“I was a stranger and you welcomed me”

Imagine coming to live in a country where you are unable to speak the language – or you thought you could until you arrived!  You may be a highly educated professional but now you become dependent on others to help you negotiate the most basic of tasks such as shopping or using public transport.

Imagine not being able to go the Doctor without taking your husband or child to interpret for you – no matter how personal your symptoms might be!  Or, with children at school, not being able to understand what is being said at parents evening.

And what about making sense of what you might see in the streets – poppies, red noses, fireworks, Santa?

These are some of the issues that face the thirty or so ladies that come to our English classes. Some have been in Britain for many years and have not had the opportunity to really engage with English people, staying at home to raise their children and care for elderly relatives.  Others came here seeking asylum and are now making their home here.  Many are here whilst their husbands as studying or working at the university.  Some have arrived as new brides and others are looking for work.  The students come from across the globe – from Latin America, Europe, South Asia, the Middle East and East Asia.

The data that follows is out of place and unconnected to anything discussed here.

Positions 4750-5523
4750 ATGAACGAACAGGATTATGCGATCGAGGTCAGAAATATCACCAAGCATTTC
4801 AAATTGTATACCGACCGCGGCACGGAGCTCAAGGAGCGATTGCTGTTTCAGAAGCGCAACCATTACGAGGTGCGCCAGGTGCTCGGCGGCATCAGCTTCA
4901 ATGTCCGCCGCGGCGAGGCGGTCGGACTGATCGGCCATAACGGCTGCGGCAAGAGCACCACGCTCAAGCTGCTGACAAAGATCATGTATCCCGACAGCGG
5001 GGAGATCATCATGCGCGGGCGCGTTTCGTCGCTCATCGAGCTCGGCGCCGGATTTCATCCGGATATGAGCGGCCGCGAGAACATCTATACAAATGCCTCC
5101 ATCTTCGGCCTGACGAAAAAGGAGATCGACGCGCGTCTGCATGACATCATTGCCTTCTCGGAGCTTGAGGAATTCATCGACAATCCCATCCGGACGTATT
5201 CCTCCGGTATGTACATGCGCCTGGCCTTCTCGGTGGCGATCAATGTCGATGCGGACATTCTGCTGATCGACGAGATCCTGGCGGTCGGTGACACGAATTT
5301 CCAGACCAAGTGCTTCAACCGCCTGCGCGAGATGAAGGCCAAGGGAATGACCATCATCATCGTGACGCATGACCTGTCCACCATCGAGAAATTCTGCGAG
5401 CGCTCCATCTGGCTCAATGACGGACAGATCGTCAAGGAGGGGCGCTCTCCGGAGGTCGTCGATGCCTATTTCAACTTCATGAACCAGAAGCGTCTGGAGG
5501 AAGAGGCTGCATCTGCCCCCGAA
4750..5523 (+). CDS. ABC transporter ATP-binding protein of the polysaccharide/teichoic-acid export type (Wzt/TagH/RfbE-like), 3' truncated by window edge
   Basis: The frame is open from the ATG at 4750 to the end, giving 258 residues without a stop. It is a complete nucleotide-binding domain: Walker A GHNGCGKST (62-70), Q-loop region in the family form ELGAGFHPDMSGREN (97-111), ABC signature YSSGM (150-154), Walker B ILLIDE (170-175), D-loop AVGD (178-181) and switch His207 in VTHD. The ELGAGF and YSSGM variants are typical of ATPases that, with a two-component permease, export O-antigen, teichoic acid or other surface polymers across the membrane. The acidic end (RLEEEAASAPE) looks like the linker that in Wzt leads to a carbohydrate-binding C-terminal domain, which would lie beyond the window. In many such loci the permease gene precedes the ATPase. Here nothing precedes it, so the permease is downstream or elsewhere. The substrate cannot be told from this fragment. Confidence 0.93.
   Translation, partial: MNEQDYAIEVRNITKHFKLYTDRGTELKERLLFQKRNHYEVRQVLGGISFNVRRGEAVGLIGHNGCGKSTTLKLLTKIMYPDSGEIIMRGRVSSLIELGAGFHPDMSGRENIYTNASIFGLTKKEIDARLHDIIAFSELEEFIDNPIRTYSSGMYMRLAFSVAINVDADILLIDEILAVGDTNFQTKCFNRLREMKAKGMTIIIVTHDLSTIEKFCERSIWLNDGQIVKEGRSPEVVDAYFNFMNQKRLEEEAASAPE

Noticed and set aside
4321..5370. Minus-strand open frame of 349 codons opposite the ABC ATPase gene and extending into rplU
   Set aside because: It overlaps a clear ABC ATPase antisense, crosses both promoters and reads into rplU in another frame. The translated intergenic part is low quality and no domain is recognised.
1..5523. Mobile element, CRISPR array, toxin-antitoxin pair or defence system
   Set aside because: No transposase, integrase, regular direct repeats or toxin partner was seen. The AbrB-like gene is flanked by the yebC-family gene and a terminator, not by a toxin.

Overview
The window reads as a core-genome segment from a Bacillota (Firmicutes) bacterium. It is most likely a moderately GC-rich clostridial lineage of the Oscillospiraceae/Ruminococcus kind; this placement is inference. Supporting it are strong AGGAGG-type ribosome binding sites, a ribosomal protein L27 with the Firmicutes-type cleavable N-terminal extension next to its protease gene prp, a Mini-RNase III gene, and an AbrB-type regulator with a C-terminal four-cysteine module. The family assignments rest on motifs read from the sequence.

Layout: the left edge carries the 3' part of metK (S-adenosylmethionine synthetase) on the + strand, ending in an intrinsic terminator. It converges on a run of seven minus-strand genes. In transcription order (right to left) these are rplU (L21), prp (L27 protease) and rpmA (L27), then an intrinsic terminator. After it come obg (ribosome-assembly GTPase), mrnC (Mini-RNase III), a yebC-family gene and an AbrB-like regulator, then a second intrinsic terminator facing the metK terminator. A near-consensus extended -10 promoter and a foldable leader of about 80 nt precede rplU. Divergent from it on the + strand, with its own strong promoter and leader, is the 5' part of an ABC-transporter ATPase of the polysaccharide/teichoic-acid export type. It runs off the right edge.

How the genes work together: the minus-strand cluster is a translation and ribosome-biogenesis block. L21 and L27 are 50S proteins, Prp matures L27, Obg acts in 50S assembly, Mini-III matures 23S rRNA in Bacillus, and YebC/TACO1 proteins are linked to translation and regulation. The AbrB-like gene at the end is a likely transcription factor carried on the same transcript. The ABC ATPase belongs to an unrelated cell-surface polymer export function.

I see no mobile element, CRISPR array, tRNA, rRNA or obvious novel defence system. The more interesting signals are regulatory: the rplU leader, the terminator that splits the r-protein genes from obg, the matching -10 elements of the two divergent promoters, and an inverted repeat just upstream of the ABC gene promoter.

We work at three different levels – beginners, intermediate and advanced, tailoring our lessons and topics to what our students need.  We do a lot of conversation, practising functional and everyday English.  Not only do we look at language but also at all aspects of life in the UK.  We love the time that we can spend together and many friendships are formed which continue long after some of our ladies have left the course. It is a safe space where we can have a lot of fun and laughter together as well as support and help each other.  For all these students, this is as important as learning the language.

As the ladies grow in their language skills they also grow in their confidence.  For some, this means an independent visit home to their family in South Asia.  For others it is the big step of applying for jobs and getting through the interviewing process.  Some are now able talk to other mums at school or welcome their children’s friends into their home.  

As teachers, we feel immensely privileged to be part of this work and get to know these lovely ladies.  We are enriched as we share life together.  And the end of term parties are something else…..!

Photo credit: New Year via photopin (license)